Katie Davis appointed stand-in CIO after current NHS IT chief resigns...
Department of Health (DoH) CIO Christine Connelly has resigned after three years in the post.
The resignation pre-empts a reorganisation within the DoH management which will result in fewer director general posts.
"I have been reflecting on whether I would wish to go for one of those roles and decided that I will not," she said in a statement.
According to Connelly, her time as CIO at the DoH has been "fascinating" and "challenging" but she added it is "the right time to step back and think about what I might do next".
She will be replaced on a temporary basis by Katie Davis, who joins from her role as executive director of operational excellence in the efficiency and reform group at the Cabinet Office, from 1 July.
Before joining the DoH in 2008, Connelly, a computer science graduate from Aberdeen University, spent three years as CIO at Cadbury Schweppes. She has also held various IT roles at BP.
Health secretary Andrew Lansley praised Connelly for her contribution as the first CIO of the NHS.
Over the course of her career, Connelly has featured on both silicon.com's CIO50 list of the most influential heads of IT in the UK as well as the government IT agenda setters list of the individuals with the greatest influence on how technology is used to transform the public sector.
Connelly is best known for taking over stewardship of the ongoing National Programme for IT (NPfIT), the multibillion-pound scheme to overhaul technology in the NHS.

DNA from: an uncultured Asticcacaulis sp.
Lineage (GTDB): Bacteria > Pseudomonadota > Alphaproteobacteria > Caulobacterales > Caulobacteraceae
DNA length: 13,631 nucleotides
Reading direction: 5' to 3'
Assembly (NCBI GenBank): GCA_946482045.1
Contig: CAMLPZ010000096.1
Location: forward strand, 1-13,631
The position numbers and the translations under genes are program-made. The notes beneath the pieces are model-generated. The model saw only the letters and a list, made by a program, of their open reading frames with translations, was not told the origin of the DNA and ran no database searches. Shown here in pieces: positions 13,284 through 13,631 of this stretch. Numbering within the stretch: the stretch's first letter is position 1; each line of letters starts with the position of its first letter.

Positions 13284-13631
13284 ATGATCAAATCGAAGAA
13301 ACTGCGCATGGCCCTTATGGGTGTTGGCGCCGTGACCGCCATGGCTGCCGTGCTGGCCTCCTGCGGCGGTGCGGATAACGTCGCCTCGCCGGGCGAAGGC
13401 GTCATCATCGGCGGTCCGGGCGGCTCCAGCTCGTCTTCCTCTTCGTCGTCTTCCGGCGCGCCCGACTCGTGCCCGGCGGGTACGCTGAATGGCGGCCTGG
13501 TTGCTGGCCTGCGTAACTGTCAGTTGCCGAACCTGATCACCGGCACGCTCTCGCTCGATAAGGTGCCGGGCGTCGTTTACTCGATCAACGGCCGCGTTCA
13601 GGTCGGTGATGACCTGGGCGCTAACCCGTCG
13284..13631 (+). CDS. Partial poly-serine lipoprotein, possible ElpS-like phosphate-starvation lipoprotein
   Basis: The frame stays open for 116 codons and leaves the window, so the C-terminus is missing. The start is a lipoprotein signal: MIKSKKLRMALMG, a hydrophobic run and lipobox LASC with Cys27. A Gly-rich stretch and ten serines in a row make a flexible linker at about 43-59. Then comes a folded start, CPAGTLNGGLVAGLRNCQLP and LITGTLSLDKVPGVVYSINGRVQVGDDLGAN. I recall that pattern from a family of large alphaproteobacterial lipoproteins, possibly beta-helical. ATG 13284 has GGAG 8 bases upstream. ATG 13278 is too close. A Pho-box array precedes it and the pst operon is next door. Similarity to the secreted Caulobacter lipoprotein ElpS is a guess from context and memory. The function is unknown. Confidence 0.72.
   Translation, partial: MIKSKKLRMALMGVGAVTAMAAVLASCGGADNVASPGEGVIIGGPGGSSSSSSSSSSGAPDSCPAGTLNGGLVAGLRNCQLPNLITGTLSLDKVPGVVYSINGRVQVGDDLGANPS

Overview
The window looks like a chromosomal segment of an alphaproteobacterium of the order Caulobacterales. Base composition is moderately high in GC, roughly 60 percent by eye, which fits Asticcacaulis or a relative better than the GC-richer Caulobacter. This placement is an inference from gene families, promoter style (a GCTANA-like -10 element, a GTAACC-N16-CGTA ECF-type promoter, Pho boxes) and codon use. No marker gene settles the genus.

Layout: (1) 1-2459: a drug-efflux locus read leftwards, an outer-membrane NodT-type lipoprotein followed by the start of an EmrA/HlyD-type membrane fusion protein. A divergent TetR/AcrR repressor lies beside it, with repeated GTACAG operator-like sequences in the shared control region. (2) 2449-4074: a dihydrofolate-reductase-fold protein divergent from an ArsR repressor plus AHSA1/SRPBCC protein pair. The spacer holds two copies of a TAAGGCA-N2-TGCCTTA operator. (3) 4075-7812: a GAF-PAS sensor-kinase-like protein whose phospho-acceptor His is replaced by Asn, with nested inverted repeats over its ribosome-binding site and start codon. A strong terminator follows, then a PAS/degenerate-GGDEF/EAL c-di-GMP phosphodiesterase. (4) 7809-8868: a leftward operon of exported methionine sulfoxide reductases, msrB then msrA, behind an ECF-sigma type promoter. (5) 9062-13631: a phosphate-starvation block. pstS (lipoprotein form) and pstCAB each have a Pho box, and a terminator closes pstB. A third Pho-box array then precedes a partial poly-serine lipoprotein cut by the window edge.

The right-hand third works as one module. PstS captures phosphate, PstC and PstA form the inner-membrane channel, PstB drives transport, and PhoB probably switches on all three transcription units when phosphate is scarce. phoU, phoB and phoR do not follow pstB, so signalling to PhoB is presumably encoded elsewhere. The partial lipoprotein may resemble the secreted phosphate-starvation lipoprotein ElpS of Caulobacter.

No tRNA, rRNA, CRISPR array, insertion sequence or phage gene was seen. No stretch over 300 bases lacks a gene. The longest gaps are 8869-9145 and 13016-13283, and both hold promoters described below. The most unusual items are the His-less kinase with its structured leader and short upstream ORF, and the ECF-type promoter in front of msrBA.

Since the NPfIT started in 2002, the project's aim has been to replace an ageing patchwork of 5,000 systems serving clinicians across England.
Despite the success of projects to help hospitals share digital scans and build a national broadband network for the NHS, the programme has become mired in controversy over delays to the implementation of new electronic patient record systems in hospitals. Connelly recently advised a parliamentary committee that scrapping an NHS scheme to digitalise patient records could cost more than it would to continue with the project.
Sir David Nicholson, chief exec of the NHS, said Connelly has made a major contribution to the NHS.
"She has tackled a very difficult set of issues around the National Programme for IT, and moved them forward. I wish her well in her future career," Nicholson said in a statement.
"Christine has brought a huge amount of experience, talent and technical knowledge to the National Programme for IT," Lansley said.
"I wish Christine the best of luck with whatever she chooses to do next," he added.